Category Archives: novels

More pictures

Since the well-informed readers of this blog were so helpful in identifying the ‘Wounded Soldiers’ painting, Rod Beecham asks if anyone can help with some more images, which may be more difficult. In his book he wants to reproduce this image of J.M. Keynes by Roger Fry: Advertisements

Wounded Soldiers arriving

Rod Beecham is getting near to publishing his book on First World War prose.  He still has some rights issues to clear up, though. He would like to use this painting of wounded soldiers arriving at a station (Victoria?) as his cover image, but does not know who painted it, who owns it, or who […]

Gibbs list updated

A few weeks ago I posted a checklist of the novels of Philip Gibbs. Several readers kindly sent in suggestions for additions or corrections. I have now incorporated these, and the list is updated. At the Sheffield Hallam popular fiction reading group, we have been reading Gibbs this month. I read The Winding Lane, his […]

Philip Gibbs and the war-book boom

The novelist hero of Philip Gibbs’s 1931 novel The Winding Lane is an ex-soldier rather ill at ease in the literary world. At the Pen and Palette, a bohemian club catering for the artistic set, he notes the taste of some of the members: Some of these middle-aged women praised with rather hysterical enthusiasms the […]

The Novels of Philip Gibbs – a checklist

Update: I have now added to the original list I posted a few weeks ago, including the suggestions kindly sent to me by readers, and some others, too. Some of my short summeries are guesswork, and two novels I can find no facts about. Further suggestions and additions will be welcomed. Back in 1937, Sir […]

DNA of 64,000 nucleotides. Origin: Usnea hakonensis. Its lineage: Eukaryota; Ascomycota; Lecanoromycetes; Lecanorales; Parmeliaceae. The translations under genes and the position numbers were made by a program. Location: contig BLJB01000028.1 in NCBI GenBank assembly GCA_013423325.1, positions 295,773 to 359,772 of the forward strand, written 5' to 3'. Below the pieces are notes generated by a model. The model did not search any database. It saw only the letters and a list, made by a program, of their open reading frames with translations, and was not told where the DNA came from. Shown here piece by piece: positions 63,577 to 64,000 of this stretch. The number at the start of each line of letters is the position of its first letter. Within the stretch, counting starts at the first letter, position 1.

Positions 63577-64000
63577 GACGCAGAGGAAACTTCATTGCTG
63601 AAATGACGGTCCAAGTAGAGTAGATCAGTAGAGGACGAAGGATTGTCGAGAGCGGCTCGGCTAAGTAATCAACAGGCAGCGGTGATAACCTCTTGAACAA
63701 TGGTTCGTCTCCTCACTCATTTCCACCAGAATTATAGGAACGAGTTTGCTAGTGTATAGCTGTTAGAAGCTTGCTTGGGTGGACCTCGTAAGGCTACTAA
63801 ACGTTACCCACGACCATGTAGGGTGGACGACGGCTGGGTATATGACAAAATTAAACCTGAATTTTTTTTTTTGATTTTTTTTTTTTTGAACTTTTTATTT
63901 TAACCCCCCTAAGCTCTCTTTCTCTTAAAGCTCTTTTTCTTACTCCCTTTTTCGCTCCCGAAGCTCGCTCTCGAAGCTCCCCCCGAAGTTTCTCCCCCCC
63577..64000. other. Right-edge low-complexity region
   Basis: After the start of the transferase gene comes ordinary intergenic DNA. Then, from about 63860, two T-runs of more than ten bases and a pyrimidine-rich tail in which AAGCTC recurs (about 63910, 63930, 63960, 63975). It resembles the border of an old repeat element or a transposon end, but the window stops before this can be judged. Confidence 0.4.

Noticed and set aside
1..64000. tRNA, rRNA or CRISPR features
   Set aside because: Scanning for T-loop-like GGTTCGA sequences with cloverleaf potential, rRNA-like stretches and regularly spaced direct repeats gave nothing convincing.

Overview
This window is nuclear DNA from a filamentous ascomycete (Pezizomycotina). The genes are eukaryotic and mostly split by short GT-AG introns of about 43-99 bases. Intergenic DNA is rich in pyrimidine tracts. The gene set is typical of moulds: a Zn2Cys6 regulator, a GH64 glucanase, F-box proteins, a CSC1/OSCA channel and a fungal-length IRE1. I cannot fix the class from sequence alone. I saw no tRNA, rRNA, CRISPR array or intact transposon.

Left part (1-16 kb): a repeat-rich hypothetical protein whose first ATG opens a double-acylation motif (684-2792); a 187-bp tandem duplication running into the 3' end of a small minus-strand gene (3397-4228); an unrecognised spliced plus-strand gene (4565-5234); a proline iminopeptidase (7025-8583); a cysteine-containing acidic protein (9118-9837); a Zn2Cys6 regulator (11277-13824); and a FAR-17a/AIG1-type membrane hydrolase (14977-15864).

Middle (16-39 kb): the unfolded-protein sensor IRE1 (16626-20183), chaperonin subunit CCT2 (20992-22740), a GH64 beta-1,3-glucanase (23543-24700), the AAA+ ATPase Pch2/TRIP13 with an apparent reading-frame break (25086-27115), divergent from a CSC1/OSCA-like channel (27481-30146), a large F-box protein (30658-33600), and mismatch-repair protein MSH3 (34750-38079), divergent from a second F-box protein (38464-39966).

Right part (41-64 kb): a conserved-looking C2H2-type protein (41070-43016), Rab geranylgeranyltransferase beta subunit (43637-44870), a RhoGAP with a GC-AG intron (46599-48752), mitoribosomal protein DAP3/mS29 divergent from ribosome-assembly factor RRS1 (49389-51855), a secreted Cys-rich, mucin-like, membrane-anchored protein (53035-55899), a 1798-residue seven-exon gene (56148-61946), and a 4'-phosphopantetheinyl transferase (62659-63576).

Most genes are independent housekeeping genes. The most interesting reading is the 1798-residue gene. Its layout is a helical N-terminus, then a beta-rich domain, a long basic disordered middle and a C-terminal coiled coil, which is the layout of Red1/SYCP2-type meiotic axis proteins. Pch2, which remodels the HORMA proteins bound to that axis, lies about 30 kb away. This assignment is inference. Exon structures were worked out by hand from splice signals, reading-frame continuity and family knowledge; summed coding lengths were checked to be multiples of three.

Bestsellers Lost and Found

At Sheffield Hallam University this Saturday (November 18th) there will be  a presentation about ‘Bestsellers Lost and Found’, based on the 1937 set of cigarette cards: Famous British Authors. Here’s a sample of the writers that Wills chose to commemorate:

Are Poppies Racist?

[D]uring the last few years an exceptionally debased form of pacifism, growing out of the philosophy of materialism, has attempted to divide us into two camps: on the one side ignorant, bloodthirsty militarists, and on the other enlightened pacifists. It is the object of the self-styled enlightened people to persuade the young that the war […]

Handheld Press

This is just as note to say that I’ve heard from Kate Macdonald that her new venture Handheld Press is about to begin publishing. The first titles are reprints of Ernest Bramah’s 1907 political thriller What Might Have Been  ( a fantasy of what life might be like under a Labour government) and John Buchan’s The […]

Larkin and Greyfriars

Regular readers of this blog will know that I am rarely so enthusiastic as when exploring old issues of the Magnet comic, in which ‘Frank Richards’ each week delivered new instalments of the exploits of Harry Wharton, Billy Bunter and co. at Greyfriars School. Visiting Hull just in time to catch the deeply enjoyable Philip […]

‘Spy’ by Bernard Newman

The excellent news that came to me this week is that the grandchildren and step-grandchildren of Bernard Newman have taken control of his literary estate, and are engaged on the project of republishing his books. I have therefore spent two very enjoyable train journeys reading his Spy of 1935. This tells how he, Bernard Newman, […]